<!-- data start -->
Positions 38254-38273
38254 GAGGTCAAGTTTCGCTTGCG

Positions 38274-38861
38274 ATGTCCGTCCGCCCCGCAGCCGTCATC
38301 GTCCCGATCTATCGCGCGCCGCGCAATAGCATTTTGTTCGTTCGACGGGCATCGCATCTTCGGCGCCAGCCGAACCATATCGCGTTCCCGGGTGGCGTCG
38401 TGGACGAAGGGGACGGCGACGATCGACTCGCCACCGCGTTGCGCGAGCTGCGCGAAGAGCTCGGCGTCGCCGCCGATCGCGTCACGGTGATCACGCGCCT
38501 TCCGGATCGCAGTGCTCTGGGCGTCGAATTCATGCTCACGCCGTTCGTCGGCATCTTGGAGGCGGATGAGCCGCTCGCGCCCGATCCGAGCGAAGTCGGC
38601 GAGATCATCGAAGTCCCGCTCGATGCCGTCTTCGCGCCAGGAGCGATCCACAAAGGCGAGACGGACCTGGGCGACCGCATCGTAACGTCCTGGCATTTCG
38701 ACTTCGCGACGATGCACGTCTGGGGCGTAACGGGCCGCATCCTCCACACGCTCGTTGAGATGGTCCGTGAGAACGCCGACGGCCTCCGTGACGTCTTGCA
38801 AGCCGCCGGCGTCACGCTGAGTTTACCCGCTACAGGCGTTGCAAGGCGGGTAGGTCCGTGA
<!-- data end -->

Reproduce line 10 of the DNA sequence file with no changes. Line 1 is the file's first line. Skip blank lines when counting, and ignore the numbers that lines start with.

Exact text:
38801 AGCCGCCGGCGTCACGCTGAGTTTACCCGCTACAGGCGTTGCAAGGCGGGTAGGTCCGTGA